About the year 426, the Romans, on account of domestic commotions, entirely forsook Britain, finding it impossible to defend so distant a frontier. The Picts and Scots, seizing this favourable opportunity, made incursions into the deserted province. The Britons, enervated by the slavery of several centuries, and those vices which are inseparable from an advanced state of civility, were not able to withstand the impetuous, though irregular, attacks of a barbarous enemy. In the utmost distress, they applied to their old masters the Romans, and (after the unfortunate state of the empiri could not spare aid) to the Saxons, a nation equally! barous and brave with the enemies of whom they w
so much afraid. Though the bravery of the Saxons re. pelled the Caledonian nations for a time, yet the latter found means to extend themselves considerably towards the south. It is, in this period, we must place the ori. gin of the arts of civil life among the Scots. The seat of government was removed from the mountains to the plain and more fertile provinces of the south, to be near the common enemy, in case of sudden incursions.
Instead of roving through unfrequented wilds, in search of subsistence, by means of hunting, men applied to a. griculture and raising of corn. This manner of life was the first means of changing the national character. The next thing which contributed to it was their mixture with strangers.
In the countries which the Scots had conquered from the Britons, it is probable the most of the old inhabi. tants remained. These incorporating with the conque. tors, taught them agriculture, and other arts, which they themselves nad received from the Romans. The Scots, however, in number as well as power, being the most predominant, retained still their language, and as many of the customs of their ancestors as suited with the nature of the country they possessed. Even the union of the two Caledonian kingdoms did not much af, fect the national character. Being originally descended from the saine stock, the manners of the Picts and Scots were as similar as the different natures of the countries they possessed permitted.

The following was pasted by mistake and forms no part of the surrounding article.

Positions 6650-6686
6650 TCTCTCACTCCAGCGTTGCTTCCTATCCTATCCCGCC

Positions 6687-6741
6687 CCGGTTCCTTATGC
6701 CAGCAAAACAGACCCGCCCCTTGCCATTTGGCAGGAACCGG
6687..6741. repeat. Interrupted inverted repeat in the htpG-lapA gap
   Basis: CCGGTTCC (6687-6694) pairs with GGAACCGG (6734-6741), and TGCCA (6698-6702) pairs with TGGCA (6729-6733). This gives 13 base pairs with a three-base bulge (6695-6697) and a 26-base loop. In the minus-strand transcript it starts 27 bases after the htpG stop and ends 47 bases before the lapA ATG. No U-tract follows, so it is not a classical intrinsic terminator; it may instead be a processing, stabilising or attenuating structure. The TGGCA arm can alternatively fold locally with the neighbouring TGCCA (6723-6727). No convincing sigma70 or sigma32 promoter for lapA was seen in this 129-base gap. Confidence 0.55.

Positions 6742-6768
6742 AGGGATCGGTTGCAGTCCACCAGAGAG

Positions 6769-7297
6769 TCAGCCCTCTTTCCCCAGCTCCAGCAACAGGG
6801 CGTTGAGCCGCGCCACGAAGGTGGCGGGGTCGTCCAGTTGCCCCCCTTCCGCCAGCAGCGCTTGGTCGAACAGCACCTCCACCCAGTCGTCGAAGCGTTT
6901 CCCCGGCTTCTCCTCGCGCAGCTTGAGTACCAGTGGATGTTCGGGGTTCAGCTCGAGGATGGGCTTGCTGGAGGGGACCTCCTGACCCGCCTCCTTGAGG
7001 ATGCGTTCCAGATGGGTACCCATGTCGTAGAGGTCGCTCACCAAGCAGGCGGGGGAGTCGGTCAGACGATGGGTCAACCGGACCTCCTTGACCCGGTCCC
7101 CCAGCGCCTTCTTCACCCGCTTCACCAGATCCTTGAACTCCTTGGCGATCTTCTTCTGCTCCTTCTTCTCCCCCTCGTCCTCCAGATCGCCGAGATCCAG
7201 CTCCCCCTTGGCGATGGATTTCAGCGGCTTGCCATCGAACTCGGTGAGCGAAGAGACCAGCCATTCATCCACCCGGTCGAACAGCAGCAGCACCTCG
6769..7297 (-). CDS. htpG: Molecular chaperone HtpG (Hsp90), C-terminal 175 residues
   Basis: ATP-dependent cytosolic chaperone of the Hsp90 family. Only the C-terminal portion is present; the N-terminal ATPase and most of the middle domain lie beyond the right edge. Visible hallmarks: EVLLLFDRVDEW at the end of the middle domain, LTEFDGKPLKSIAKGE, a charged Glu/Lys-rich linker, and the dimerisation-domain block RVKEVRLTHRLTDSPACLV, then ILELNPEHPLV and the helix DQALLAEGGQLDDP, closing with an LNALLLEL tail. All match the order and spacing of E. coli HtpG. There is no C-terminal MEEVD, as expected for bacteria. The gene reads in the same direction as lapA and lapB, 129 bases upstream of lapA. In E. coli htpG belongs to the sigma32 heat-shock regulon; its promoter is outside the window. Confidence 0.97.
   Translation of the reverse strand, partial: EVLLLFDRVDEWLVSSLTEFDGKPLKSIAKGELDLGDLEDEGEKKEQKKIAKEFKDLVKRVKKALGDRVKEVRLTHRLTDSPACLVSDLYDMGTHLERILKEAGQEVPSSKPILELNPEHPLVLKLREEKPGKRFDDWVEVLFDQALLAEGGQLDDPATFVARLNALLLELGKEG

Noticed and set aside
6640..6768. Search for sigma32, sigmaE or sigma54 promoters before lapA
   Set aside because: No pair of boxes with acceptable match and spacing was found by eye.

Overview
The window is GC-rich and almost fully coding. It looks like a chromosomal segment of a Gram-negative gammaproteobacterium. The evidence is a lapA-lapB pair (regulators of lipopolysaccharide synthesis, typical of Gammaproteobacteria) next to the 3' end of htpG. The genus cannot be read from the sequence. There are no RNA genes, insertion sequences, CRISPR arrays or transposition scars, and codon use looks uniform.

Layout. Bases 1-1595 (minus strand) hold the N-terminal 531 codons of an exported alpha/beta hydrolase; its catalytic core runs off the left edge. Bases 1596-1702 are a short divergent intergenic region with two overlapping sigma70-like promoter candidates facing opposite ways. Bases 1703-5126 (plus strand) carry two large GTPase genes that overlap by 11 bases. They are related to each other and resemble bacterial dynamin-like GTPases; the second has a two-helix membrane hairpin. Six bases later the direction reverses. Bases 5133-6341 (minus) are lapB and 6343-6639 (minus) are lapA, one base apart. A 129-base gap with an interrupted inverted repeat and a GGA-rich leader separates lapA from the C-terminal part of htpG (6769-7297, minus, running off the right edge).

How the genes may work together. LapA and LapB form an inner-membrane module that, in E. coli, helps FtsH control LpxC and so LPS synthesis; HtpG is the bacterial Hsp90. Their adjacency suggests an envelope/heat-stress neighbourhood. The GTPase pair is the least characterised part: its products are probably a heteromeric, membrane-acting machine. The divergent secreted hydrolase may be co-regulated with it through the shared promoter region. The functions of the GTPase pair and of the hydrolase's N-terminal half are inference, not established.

What brought about a total change in the genius of the Scots nation was, their wars and other transactions with the Saxons. Several counties in the puth of Scotland were alternately possessed by the two nations. They were ceded, in the ninth age, to the Scots; and it is probable, that most of the Saxon inhabitants reinained in possession of their lands. During the several conquests and revolutions in England, many fied for refuge into Scotland, to avoid the oppression of foreigners, or the tyranny of domestic usurpers ; in so much, that the Saxon race formed perhaps near one half of the Scottish kingdom, The Saxon manders and lar
guage daily gained ground on the tongue and customs of the ancient Caledonians, till at last the latter were entirely relegated to inhabitants of the mountains, who were still unmixed with strangers.
It was after the accession of territory which the Scots received upon the retreat of the Romans from Britain, that the inhabitants of the Highlands were divided into clans. The king, when he kept his court in the mountains, was considered by the whole nation as the chief of their blood. Their small number, as well as the presence of their prince, prevented these divisions, which afterwards sprung forth into so many separate tribes. When the seat of government was removed to the south, those who remained in the Highlands were, of course, neglected. They naturally form, ed themselves into small societies, independent of one another. Each society had its own regulus, who either was, or in the succession of a few generations, regarded as chief of their blood. The nature of the coun. try favoured an institution of this sort. A few valleys, divided from one another by extensive heaths and im
passable mountains, form the face of the Highlands. - In these vallies the chiefs fixed their residence. Round
them, and almost within sight of their dwellings, were the habitations of their relations and dependents,
The seats of the Highland chiefs were neither disagreeable nor inconvenient. Surrounded with moun, tains and hanging woods, they were covered from the inclemency of the weather. Near them generally ran a pretty large river, which, discharging itself not far ott, into an arm of the sea, or extensive lake, swarmed with variety of fish. The woods were stocked with wild-fowl ; and the heaths and mountains behind them were the natural seat of the red-deer and roe. If we make allowance for the backward state of agriculture, the vallies were not unfertile; affording, if not all the conveniencies, at least the necessaries of life. Here the chief lived, the supreme judge and law-giver of his own
people; but his sway was neither severe nor unjust. | As the populace regarded him as the chief of their blood,